Thomas Stearns at Venini


At the end of 1960 Thomas Stearns (1936–2006) arrived in Murano, with a study grant from the Italian government and a Fulbright Travel Grant, to develop his research in glass commenced during his years of training, first at the Memphis Academy of Art and then at the prestigious Cranbrook Academy of Art, Bloomfield Hills, MI. Thanks to the remarkable openness of spirit of Ludovico de Santillana — who succeeded Paolo Venini as manager after the latter’s death (1959) —, the American artist was able to experiment with the possibilities of blown glass, taking advantage of the extraordinary expertise of ‘Checco’ Ongaro, the only one among the Venini masters prepared to make himself available to implement Stearns’s projects. During his two years at the Venini glassworks, where from the end of 1961 he was taken on as a guest designer, Stearns had the possibility of devoting himself to artistic research, along with which he also developed series of a commercial nature. He produced very original works, often with organic and asymmetric shapes, using dense opaque colours generally side by side with transparent glass.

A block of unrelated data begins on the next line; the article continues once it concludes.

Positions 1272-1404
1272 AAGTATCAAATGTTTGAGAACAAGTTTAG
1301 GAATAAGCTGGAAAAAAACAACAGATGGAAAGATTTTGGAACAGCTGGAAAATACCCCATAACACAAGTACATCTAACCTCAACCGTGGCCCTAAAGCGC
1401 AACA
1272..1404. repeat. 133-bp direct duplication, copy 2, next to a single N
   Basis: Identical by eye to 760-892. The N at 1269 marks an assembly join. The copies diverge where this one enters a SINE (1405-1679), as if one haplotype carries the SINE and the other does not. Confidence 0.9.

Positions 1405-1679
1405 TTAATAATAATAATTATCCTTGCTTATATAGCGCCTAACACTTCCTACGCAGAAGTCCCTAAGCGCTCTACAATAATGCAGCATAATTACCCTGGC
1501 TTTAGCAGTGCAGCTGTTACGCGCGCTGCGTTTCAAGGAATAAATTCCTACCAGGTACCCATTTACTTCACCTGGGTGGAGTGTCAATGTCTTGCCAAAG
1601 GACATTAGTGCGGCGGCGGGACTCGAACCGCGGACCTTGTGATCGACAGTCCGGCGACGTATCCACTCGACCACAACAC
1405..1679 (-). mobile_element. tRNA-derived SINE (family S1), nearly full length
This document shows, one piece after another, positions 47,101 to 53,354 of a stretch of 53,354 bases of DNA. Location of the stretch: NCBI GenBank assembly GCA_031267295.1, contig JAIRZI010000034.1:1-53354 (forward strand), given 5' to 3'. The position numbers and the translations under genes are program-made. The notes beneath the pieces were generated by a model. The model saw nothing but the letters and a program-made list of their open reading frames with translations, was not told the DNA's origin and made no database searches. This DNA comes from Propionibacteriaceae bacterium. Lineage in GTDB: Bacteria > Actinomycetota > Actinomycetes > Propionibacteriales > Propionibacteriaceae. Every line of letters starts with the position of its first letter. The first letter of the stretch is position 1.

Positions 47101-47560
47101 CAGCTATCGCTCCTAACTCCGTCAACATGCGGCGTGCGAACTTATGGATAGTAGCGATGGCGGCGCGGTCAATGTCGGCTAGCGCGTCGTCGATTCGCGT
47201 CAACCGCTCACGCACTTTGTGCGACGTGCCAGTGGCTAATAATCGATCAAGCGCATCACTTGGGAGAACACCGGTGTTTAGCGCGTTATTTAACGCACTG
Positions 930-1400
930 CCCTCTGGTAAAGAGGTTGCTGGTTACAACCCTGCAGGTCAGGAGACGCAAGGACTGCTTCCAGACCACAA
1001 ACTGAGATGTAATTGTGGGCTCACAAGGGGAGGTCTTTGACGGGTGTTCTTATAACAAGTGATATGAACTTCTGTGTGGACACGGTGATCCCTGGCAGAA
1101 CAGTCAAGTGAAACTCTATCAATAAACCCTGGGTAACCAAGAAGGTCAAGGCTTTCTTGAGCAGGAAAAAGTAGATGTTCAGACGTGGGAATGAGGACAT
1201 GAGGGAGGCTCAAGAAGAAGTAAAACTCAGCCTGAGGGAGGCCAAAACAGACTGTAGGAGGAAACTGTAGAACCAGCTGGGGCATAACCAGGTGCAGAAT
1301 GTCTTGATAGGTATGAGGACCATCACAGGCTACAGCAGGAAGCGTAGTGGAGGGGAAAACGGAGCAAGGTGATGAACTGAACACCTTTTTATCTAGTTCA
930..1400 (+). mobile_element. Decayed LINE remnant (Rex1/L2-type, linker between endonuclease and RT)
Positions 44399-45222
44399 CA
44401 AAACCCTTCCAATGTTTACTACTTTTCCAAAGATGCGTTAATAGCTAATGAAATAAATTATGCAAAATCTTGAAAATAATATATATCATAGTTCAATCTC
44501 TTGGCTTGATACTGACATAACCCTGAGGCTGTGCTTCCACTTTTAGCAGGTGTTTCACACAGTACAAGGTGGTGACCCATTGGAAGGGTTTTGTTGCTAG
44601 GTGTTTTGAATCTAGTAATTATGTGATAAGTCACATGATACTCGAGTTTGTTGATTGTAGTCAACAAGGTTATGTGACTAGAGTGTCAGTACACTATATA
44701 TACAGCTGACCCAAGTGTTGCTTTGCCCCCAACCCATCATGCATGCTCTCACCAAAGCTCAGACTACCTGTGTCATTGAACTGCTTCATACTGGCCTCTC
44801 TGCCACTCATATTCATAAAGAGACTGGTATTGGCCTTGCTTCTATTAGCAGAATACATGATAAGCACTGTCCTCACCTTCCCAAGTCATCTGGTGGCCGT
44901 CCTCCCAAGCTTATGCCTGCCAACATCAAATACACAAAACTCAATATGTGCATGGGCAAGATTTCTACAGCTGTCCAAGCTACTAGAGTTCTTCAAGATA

In 1962, on the occasion of the 31st Venice Biennale, the Venini firm chose also to exhibit six pieces by the artist which were considered worthy of the gold medal; this, however was not awarded when it became known that the author was not Italian. The volume illustrates for the first time the entire glass production of Thomas Stearns, including trial pieces, prototypes, individual pieces, small series, and also artefacts entered in the furnace catalogue. It ranges from works such as the celebrated Cappello del Doge, to the evocative Facciate di Venezia and up to the Sentinella di Venezia, an extraordinary glass sculpture of amazing polychrome richness representing the pinnacle of his artistic work in Murano